By Patricia Clabeaux, Executive Vice President-Chief HR Officer, Independent Health

Now that we’re in the midst of tax season, it’s the perfect time to highlight the various tax advantages associated with Health Savings Accounts (HSA). Employers that offer a qualified high deductible health plan (HDHP) may be able to combine it with an HSA as a way to not only make it easier for their employees to pay certain medical expenses, but also help them realize significant tax savings and save for the future.

Approximately 29 million Americans have an HSA, and balances of these accounts total more than $73.5 billion, according to the 2020 Midyear Devenir HSA Research Report. One of the key factors that makes an HSA so appealing is that it’s one of the most tax-advantaged accounts that the Internal Revenue Service (IRS) recognizes.

While other retirement accounts are taxed at some point — whether that’s when the funds go into the account or when the funds are taken out — HSAs have the following triple tax advantages that other programs just don’t have:

1. Tax-free contributions

Some savings accounts, such as a Roth 401(k) or IRA, are taxed before someone puts funds in. However, the funds are not taxed when money is spent from the account, as long as the accountholder follows the rules set up by the IRS. When someone contributes money to their HSA, the funds are not taxed. This is similar to a traditional 401(k) or IRA.

Because of the significant tax advantages of an HSA, the IRS has put a limit on how much someone can contribute to an HSA each year. For 2021, the maximum contribution limit is $3,600 for an individual and $7,200 for a family, which is up from $3,550 and $7,100 a year ago. Those accountholders 55 and older can contribute an additional $1,000 annually.

2. Tax-free growth

Accountholders can also grow the funds in their account through interest and, potentially, through investing. And, unlike other growth options, the increase in funds is not subject to taxes. There is also no expiration date on an HSA and no required minimum distribution like there is from a 401(k) or IRA. This means that accountholders can potentially spend years growing the funds in their HSA — all tax free.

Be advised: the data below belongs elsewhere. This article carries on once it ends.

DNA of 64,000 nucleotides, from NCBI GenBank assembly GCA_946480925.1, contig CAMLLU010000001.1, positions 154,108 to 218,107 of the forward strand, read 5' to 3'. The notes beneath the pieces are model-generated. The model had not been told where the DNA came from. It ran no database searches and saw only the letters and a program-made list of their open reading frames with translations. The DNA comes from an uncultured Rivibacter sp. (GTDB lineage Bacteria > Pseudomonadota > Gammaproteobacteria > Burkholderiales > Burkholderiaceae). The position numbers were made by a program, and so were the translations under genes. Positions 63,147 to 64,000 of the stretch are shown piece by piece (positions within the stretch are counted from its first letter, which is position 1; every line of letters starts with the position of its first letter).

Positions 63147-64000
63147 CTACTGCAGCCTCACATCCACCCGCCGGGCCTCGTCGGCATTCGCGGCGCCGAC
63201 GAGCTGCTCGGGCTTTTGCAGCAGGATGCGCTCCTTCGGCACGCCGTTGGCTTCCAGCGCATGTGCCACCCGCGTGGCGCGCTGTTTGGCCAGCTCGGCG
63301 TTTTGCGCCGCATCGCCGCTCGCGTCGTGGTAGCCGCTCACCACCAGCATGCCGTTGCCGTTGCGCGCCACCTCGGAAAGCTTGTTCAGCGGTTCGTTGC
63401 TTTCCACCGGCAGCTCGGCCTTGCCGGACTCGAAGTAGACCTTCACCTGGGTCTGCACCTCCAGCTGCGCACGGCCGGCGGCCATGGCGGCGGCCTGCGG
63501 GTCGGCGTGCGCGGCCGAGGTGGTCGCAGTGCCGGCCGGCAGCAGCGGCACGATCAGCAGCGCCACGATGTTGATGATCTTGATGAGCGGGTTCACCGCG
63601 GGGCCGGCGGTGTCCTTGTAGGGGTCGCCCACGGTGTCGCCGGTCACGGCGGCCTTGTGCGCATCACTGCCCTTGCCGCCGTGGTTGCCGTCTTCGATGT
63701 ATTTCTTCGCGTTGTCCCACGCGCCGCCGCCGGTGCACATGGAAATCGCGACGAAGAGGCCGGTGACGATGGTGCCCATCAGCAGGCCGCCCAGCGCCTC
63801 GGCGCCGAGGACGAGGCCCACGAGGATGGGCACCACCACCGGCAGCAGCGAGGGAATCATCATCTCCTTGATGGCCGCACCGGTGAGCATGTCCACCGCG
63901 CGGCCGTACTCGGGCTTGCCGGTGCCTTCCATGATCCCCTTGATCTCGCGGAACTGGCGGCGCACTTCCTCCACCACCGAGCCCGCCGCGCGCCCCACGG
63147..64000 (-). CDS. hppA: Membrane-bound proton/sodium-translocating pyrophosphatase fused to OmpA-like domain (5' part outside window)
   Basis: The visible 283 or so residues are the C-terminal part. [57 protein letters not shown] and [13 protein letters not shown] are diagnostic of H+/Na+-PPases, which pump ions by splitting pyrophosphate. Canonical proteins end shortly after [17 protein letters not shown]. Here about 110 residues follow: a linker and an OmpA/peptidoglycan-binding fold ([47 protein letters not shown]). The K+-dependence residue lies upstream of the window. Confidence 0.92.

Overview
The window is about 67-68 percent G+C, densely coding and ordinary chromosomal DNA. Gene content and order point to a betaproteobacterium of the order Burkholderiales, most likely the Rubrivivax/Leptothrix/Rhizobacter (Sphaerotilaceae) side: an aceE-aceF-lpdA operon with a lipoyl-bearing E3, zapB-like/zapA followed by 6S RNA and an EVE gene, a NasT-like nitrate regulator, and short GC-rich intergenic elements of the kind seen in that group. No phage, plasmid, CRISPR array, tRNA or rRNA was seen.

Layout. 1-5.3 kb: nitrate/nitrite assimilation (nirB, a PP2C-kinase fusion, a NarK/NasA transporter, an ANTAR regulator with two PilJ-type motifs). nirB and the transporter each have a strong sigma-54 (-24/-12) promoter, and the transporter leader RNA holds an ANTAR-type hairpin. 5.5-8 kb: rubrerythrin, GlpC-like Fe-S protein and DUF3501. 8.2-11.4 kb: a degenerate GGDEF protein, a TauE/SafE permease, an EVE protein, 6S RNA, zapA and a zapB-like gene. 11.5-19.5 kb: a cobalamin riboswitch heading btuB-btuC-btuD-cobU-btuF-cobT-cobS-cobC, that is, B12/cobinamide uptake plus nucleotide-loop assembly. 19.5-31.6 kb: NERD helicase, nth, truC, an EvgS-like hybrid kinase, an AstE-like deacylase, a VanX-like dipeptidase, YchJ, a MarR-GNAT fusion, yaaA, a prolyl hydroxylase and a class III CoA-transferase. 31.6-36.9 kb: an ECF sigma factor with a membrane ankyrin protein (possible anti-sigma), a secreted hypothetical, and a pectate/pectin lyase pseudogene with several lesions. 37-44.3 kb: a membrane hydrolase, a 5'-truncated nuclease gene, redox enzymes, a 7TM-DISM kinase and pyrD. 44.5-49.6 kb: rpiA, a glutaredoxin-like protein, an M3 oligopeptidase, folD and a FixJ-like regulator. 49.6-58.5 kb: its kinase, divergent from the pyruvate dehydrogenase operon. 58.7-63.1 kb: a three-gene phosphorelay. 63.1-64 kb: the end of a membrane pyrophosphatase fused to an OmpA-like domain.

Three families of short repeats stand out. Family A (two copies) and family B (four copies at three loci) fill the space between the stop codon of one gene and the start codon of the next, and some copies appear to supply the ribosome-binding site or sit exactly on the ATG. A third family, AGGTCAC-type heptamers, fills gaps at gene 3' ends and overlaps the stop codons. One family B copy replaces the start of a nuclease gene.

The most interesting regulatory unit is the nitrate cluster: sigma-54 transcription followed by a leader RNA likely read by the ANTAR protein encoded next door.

3. Tax-free distributions

Traditional IRA and 401(k) programs are not taxed when the accountholder puts money in the account, but the money is taxed when it is taken out of the account. This leads to the third tax advantage of HSAs: Funds spent from an HSA are not taxed as long as they are spent on qualified medical expenses. In other words, accountholders can’t use their HSA funds to pay for a vacation or buy a new big-screen TV, but they can fund doctors’ visits, dental and vision care, etc. Spending HSA funds on non-qualified medical expenses results in taxes and an additional 20 percent penalty.

That said, anyone 65 years and older can use their HSA funds for any reason; the money will be taxed, but they will not be subject to the 20 percent tax penalty. If a retiree uses the funds for qualified medical expenses, it will still be totally tax-free.

We make managing an HSA easy

Independent Health is proud to partner with HealthEquity, the leading administrator of HSAs in the nation. Through this collaboration, Independent Health is the only health plan in Western New York that offers an HSA product with complete automated enrollment and claims payment solutions that makes it easier for employers and their employees to manage, use and maximize an HSA. Visit our website to learn more.